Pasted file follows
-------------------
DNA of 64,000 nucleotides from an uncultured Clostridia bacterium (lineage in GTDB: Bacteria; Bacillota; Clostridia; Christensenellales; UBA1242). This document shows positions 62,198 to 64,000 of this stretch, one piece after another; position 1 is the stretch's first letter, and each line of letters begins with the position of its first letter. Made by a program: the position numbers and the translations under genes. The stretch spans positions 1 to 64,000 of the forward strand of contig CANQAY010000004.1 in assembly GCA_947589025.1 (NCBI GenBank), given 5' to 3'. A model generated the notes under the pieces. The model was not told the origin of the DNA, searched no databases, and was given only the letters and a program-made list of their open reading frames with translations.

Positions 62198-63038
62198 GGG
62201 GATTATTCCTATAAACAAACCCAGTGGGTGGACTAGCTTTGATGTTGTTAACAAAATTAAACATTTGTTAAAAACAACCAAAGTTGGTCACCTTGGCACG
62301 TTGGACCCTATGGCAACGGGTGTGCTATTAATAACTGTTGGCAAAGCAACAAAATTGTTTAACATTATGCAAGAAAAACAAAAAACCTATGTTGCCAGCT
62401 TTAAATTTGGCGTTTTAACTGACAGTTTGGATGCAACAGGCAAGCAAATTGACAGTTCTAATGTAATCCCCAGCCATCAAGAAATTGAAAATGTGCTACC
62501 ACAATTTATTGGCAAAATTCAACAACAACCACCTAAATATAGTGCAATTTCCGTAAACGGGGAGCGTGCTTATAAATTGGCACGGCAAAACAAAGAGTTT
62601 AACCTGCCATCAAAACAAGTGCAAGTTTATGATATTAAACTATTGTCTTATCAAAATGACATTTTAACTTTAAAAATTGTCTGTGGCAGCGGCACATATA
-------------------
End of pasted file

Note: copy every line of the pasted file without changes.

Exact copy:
DNA of 64,000 nucleotides from an uncultured Clostridia bacterium (lineage in GTDB: Bacteria; Bacillota; Clostridia; Christensenellales; UBA1242). This document shows positions 62,198 to 64,000 of this stretch, one piece after another; position 1 is the stretch's first letter, and each line of letters begins with the position of its first letter. Made by a program: the position numbers and the translations under genes. The stretch spans positions 1 to 64,000 of the forward strand of contig CANQAY010000004.1 in assembly GCA_947589025.1 (NCBI GenBank), given 5' to 3'. A model generated the notes under the pieces. The model was not told the origin of the DNA, searched no databases, and was given only the letters and a program-made list of their open reading frames with translations.

Positions 62198-63038
62198 GGG
62201 GATTATTCCTATAAACAAACCCAGTGGGTGGACTAGCTTTGATGTTGTTAACAAAATTAAACATTTGTTAAAAACAACCAAAGTTGGTCACCTTGGCACG
62301 TTGGACCCTATGGCAACGGGTGTGCTATTAATAACTGTTGGCAAAGCAACAAAATTGTTTAACATTATGCAAGAAAAACAAAAAACCTATGTTGCCAGCT
62401 TTAAATTTGGCGTTTTAACTGACAGTTTGGATGCAACAGGCAAGCAAATTGACAGTTCTAATGTAATCCCCAGCCATCAAGAAATTGAAAATGTGCTACC
62501 ACAATTTATTGGCAAAATTCAACAACAACCACCTAAATATAGTGCAATTTCCGTAAACGGGGAGCGTGCTTATAAATTGGCACGGCAAAACAAAGAGTTT
62601 AACCTGCCATCAAAACAAGTGCAAGTTTATGATATTAAACTATTGTCTTATCAAAATGACATTTTAACTTTAAAAATTGTCTGTGGCAGCGGCACATATA